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Directors must ensure compliance (Part I)


Directors must ensure compliance (Part I)

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WORKING IN A BANK, especially if you work in the loans department, you get to know several company directors. In the good old days, it seemed like directors led a very enviable existence. They seemed mostly men of integrity and known business acumen who, when they were retired, could look forward to positions on the board as directors.

It seemed like they didn’t have to know that much about the particular business on whose board they sat and that they largely were guided by the executive management teams. Their main function was to provide the public face of respectability and gravitas.

My first experience of the Bridgetown Club, at the invitation of my boss Michael Lashley, did not help to dispel this notion.

“Lash”, as we called him, introduced me to the gastronomic indulgence of a rum-flamed omelette; top-shelf drinks were flowing and it seemed like in retirement getting on a company board or two would be a great thing.

A case contested in the English courts – Group Seven vs Allied Investment Corporation Ltd – was a stark reminder that the board meeting of a corporation was no longer simply a place to rubber stamp some documents and have premium drinks (or a flaming omelette) with the boys.

The case involved a claim by Group Seven Limited for fraud in relation to a fantasy investment of €100 million (BDS$229 million). One of the defendants alleged that the company’s directors had breached their duties by falling for the scam and should be liable in part for the company’s loss.

To understand why one of the defendants (Mr Sultana) would even think that Group Seven was guilty of some degree of contributory negligence and that a countersuit could possibly succeed, the judge’s criticism of the directors of Group Seven is instructive.

The court found that the two directors, one of whom was also group legal counsel, bore heavy responsibility for the company’s involvement in the fraudulent scheme. Their conduct was heavily criticised and a selection of his comments give a flavour of the judge’s attitude.

“I do not think any person with a modicum of intelligence would believe that it were possible to make these vast amounts of money on such a short turn in the manner suggested. I do not believe that anybody, when told that the Fed [the US Federal Reserve Board] was going to issue its own bills at a 20 per cent discount to enable ‘favoured’ people to do a turn on it, would think that that would be possible. Nevertheless that is the deal which Mr Kooger and Visser accepted.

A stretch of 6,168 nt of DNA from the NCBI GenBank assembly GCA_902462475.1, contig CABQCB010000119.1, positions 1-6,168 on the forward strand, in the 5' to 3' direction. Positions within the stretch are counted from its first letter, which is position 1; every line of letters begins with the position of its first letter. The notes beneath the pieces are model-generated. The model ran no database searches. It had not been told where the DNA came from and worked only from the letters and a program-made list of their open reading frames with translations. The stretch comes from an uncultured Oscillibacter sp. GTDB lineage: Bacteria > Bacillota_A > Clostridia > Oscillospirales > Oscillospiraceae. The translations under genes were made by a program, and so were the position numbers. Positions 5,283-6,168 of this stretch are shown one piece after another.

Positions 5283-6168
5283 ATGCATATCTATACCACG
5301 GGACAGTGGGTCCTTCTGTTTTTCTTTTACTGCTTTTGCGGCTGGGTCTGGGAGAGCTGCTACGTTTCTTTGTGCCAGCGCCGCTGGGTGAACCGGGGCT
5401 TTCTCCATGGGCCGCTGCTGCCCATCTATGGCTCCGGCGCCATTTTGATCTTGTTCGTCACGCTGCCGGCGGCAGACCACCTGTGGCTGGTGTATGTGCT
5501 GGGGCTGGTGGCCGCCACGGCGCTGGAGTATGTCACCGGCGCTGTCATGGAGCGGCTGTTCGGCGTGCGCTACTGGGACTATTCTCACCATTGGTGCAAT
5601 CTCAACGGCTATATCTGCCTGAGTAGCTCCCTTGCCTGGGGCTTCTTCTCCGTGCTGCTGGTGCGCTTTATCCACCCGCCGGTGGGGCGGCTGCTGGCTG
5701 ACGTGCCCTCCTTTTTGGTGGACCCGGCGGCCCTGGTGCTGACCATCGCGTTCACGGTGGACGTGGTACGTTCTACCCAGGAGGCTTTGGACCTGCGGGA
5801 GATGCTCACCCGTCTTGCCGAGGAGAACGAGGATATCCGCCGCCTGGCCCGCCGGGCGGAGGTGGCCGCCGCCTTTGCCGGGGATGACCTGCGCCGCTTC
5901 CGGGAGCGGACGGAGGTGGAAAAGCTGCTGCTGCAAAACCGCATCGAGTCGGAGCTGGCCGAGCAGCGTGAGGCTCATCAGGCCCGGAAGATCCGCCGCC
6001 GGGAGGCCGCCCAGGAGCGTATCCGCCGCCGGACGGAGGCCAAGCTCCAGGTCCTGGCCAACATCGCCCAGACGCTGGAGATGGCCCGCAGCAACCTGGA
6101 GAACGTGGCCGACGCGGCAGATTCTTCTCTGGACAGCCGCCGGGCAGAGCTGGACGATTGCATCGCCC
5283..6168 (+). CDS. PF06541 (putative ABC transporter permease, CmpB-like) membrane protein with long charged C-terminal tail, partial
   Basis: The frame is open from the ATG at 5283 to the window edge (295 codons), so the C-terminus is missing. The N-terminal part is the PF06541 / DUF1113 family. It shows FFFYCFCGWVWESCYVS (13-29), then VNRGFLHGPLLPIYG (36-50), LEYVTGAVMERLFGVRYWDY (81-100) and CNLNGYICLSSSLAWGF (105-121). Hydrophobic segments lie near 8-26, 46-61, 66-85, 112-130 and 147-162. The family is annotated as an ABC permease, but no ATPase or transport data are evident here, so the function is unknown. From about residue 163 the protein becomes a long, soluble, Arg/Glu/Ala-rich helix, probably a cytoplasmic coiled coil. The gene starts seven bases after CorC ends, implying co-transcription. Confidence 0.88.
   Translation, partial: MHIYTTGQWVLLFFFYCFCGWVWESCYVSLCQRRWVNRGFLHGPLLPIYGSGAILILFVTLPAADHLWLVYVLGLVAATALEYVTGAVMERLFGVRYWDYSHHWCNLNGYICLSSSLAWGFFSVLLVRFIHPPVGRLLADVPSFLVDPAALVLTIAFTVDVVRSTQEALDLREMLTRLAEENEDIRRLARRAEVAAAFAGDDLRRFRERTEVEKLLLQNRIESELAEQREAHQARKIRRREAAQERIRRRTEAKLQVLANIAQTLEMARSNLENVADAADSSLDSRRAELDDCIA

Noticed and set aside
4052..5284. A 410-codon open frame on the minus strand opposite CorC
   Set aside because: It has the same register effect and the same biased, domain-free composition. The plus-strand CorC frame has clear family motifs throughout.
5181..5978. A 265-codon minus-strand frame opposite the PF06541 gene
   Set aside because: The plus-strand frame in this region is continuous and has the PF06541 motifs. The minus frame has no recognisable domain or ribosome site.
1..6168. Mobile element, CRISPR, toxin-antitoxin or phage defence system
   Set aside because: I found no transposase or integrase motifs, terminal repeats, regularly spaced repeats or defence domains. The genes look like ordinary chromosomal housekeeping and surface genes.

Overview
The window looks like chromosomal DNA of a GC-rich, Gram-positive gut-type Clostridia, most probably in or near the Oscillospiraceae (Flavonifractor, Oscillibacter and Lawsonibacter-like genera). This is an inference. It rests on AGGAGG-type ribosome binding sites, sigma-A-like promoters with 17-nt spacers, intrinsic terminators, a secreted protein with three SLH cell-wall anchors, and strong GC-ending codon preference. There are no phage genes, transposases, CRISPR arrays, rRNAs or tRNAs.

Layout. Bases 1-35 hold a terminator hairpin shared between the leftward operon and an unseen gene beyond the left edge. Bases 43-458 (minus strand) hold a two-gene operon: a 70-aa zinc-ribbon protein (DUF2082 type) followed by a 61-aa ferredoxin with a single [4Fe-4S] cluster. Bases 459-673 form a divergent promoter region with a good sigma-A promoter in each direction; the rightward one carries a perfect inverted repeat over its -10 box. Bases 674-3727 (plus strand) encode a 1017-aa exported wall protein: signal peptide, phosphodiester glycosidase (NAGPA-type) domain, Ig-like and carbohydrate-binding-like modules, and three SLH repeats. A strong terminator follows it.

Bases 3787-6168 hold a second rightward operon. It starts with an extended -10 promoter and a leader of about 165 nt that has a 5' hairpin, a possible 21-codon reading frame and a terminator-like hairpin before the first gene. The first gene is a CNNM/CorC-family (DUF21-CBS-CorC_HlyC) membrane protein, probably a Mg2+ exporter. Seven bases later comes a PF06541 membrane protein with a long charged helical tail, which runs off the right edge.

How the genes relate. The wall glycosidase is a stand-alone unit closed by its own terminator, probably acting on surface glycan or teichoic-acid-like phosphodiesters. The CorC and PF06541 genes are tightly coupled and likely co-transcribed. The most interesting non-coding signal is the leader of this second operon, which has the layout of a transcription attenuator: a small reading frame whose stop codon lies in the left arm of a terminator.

“It is impossible to overstate the level of incompetence demonstrated by Mr Kooger’s evidence at this trial . . . He fell under the spell of Rejniak, Nasir (and Mr Sultana) to such an extent that he became subject to autosuggestion, in effect.

“In my view Messrs Kooger and Visser were fools, not knaves. They may have exaggerated their stupidity because it suited them . . . Mr Sultana is the opposite. He is not a fool despite his attempts to put forward that appearance. He is a knave.”

It is clear that the English courts, from which we fashion much of our jurisprudence, take the role of directors very seriously and expect directors to exercise judgement that is aligned to the particular nature of the business they are directing. In short, directors must understand the businesses they are directing and exercise informed judgements.

Several recent anti-money laundering enforcement actions have required the targeted banks to establish board level compliance committees, including the recent consent orders involving JPMorgan Chase and Bank of America. Many large institutions are not waiting for enforcement actions and are appointing board level compliance committees.

The Barbados regulations stipulate that use of a group-wide policy does not absolve directors of their responsibility to ensure that the policy is appropriate for the licensee and compliant with Barbadian law, regulations and guidelines.

Failure to ensure compliance by the licensee with the requirements of the Money Laundering and Financing of Terrorism (Prevention And Control) Act may result in significant penalties for directors and the licensee. Directors could face up to $100 000 in fines. Board training has been mandated.

This year, we will be subject to two major influences; the anticipated mutual evaluation and the totally unexpected Panama Papers revelations. The interplay between these two events is that the Panama Papers revelations will make regulators look even harder at how directors oversee and direct anti-money laundering compliance and inevitably there will be tighter refinements to the guidelines.

Internationally, there are indications as to the evolving directions in directors’ responsibility and financial institution board members should re-examine what they need to know about anti-money laundering and sanctions compliance. In the next article, we will look at these emerging trends.

Louis Parris is a certified compliance professional, consultant and publisher of the Caribbean Banking Intelligence Anti-Money Laundering Compliance Newsletter. Email: [email protected]